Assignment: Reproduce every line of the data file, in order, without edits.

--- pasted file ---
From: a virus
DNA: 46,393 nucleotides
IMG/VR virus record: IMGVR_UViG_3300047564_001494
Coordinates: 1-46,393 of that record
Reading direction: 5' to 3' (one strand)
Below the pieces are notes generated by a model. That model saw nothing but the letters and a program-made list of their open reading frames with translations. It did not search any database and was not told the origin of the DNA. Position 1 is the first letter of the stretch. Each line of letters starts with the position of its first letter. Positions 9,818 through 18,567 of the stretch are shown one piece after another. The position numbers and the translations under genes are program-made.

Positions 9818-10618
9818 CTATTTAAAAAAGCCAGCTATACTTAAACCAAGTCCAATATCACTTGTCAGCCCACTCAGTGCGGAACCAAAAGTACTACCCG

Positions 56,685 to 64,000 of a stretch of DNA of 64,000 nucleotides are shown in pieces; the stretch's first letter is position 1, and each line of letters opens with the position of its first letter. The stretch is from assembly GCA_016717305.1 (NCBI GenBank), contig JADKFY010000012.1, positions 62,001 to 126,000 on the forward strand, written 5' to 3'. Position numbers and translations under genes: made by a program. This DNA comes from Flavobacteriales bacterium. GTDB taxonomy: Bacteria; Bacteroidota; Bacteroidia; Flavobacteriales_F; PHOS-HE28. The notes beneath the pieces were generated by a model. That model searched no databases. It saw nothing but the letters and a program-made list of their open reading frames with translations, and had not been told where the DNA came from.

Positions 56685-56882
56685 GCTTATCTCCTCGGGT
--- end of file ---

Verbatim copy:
From: a virus
DNA: 46,393 nucleotides
IMG/VR virus record: IMGVR_UViG_3300047564_001494
Coordinates: 1-46,393 of that record
Reading direction: 5' to 3' (one strand)
Below the pieces are notes generated by a model. That model saw nothing but the letters and a program-made list of their open reading frames with translations. It did not search any database and was not told the origin of the DNA. Position 1 is the first letter of the stretch. Each line of letters starts with the position of its first letter. Positions 9,818 through 18,567 of the stretch are shown one piece after another. The position numbers and the translations under genes are program-made.

Positions 9818-10618
9818 CTATTTAAAAAAGCCAGCTATACTTAAACCAAGTCCAATATCACTTGTCAGCCCACTCAGTGCGGAACCAAAAGTACTACCCG

Positions 56,685 to 64,000 of a stretch of DNA of 64,000 nucleotides are shown in pieces; the stretch's first letter is position 1, and each line of letters opens with the position of its first letter. The stretch is from assembly GCA_016717305.1 (NCBI GenBank), contig JADKFY010000012.1, positions 62,001 to 126,000 on the forward strand, written 5' to 3'. Position numbers and translations under genes: made by a program. This DNA comes from Flavobacteriales bacterium. GTDB taxonomy: Bacteria; Bacteroidota; Bacteroidia; Flavobacteriales_F; PHOS-HE28. The notes beneath the pieces were generated by a model. That model searched no databases. It saw nothing but the letters and a program-made list of their open reading frames with translations, and had not been told where the DNA came from.

Positions 56685-56882
56685 GCTTATCTCCTCGGGT